The Toronto PanAm games are over but during the last two weeks, with my sister in town, I had the chance to play tour guide. My sister left Toronto for the United States over twenty years ago and I thought it would be good to catch her up on how much our beloved city has grown. Toronto is one of the most multiculturally diverse cities on the planet with over 140 languages are spoken. There are unique neighbourhoods, ethnic foods, world class cuisines, art and culture to explore.
With the buzz of the games in the city and summer festivals everywhere you turn, it was time to explore. My first course of action was to show sis how much our city had been transformed for the games. Our planned stops included Nathan Phillips Square, Harbourfront and the Distillery district.
Nathan Phillips Square
Nathan Phillips Square, an urban plaza, is the forecourt to Toronto’s City Hall at Queen and Bay Streets. This meeting place has always been the site of concerts, weekly farmer’s market and winter festival of lights.
During our visit Nathan Phillips Square was decked out for PanAm celebrations, the centre of music and fun for the duration of the Games. There were 130 different performances scheduled and fireworks every evening at 10:50 p.m.
We spotted Patchi, Toronto’s PanAm mascot while driving West on Queen Street. Patchi, the porcupine, has quills in 5 colours representing youth, passion, collaboration, determination and creativity.
Toronto’s Union Station, the epicenter of Toronto, is a National Historic Site. It’s Canada’s busiest building and train station. It’s also home to the bustling outdoor market opened on Front Street. Serving bagels, fish & chips, pizza, tacos, churros and a host of other dishes. The market will remain open until August 30th, 2015.
Toronto has a vibrant waterfront attracting locals and tourists alike. The skyline and CN Tower are often photographed from the lake, it’s a stunning sight.
A great way to see the waterfront (and Toronto Islands) is by bike. There are bicycle rentals available on (Queens Quay), just east of Bathurst at $7.00 for 24 hours, $15. for 3 days. If you wish to tour the Islands by bike you can take the Ferry ($10 adult, $5 child return) Terminal is at the foot of Bay Street or Five Star Water Taxi at the foot of Spadina, $10 each way.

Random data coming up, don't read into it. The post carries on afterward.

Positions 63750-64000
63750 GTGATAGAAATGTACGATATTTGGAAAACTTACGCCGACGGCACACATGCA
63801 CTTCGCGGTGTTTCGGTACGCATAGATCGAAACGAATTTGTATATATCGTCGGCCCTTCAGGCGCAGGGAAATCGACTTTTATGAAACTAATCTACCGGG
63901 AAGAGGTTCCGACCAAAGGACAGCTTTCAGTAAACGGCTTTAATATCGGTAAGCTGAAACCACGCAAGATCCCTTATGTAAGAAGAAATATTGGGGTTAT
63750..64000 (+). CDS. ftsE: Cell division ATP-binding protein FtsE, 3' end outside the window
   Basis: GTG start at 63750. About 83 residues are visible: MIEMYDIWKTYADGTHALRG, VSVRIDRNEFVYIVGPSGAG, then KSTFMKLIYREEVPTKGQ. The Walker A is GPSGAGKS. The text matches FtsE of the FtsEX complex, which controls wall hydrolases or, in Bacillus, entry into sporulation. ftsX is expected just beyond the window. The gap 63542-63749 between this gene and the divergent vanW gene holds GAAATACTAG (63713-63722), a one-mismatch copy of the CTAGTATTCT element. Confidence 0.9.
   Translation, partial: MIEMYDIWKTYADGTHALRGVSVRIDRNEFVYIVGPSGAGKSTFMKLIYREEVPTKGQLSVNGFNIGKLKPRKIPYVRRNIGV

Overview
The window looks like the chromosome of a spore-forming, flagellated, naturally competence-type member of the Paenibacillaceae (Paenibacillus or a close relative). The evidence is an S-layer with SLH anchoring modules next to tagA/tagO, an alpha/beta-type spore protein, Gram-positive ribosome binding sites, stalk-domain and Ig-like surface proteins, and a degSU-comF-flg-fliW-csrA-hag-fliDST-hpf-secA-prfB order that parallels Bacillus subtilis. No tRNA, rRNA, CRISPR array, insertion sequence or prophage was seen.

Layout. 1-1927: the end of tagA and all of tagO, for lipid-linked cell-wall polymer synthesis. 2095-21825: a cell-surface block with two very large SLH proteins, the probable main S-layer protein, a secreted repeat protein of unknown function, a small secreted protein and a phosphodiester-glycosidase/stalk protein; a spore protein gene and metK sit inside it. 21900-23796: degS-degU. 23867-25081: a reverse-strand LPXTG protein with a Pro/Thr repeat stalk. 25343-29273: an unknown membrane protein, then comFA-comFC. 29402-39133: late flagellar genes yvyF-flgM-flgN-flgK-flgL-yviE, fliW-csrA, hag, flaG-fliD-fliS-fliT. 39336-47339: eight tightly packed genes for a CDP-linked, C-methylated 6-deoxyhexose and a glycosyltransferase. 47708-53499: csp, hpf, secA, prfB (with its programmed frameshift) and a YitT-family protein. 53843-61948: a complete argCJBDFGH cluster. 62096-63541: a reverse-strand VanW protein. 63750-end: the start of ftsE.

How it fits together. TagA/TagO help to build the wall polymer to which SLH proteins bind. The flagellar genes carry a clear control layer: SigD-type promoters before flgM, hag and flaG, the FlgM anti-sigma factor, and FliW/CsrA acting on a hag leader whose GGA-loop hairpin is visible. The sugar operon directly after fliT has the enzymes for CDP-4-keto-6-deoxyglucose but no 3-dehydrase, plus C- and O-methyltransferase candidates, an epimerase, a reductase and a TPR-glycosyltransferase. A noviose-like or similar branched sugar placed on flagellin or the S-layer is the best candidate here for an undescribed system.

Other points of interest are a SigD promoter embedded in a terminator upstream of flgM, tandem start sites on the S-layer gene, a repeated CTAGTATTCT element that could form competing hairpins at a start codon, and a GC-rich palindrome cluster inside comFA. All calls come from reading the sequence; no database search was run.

Queen Street West – Hipsterville
The Drake Hotel
Located on Queen West just a few blocks east of Dufferin is The Drake Hotel, a cultural, entertainment and hipster landmark in Toronto. There’s always something going on at the Drake. It has a good bar, excellent restaurant and cafe, where we enjoyed afternoon Cobb Salad and glass of Sangria.
One of Toronto’s best west-end spots for coffee and a treat is Nadege, a French Patisserie at 780 Queen West. It’s the perfect stop for pastries, croissants, chocolate & macarons including 6 (limited edition) macarons which are PanAm inspired.
Nadege has several locations around town – the cafe is a little pricey but you’ll realize they’re worth every cent when you take your first bite – some of best pastries in the city.
In the East – Distillery District
The Distillery District is rich in history. Once the site of Gooderham & Worts Distillery – it’s the largest and best preserved collection of Victorian Industrial Architecture in North America.
There are over 12 restaurants and eateries some with beautiful patios. It’s also one of the best shopping areas in the city with 80 shops and boutiques. A truly wonderful area for people watching, dining or an evening stroll.
We particularly enjoyed El Catrin with its beautifully funky interior full of authentic Mexican art including a large mural. The Mexican cuisine is also authentic, traditional and modern. We had margaritas with our tapas. A good stop for great food and really enjoyable staff.
The Mill Street Brew Pub
The Mill Street Brew Pub is East Toronto’s first commercial micro brewery, with a portfolio of over 60 unique beers. Set in the middle of the historic Distillery District we found they serve creative, locally-inspired food and have a terrific patio.
An affordable way to travel around the city is by the Toronto Transit System (TTC). . Simple-to-navigate subways, buses and streetcars, make it easy to get around the city. Buy a family day or single day pass to save on costs.
For more information visit Tourism Toronto’s site www.seetorontonow.com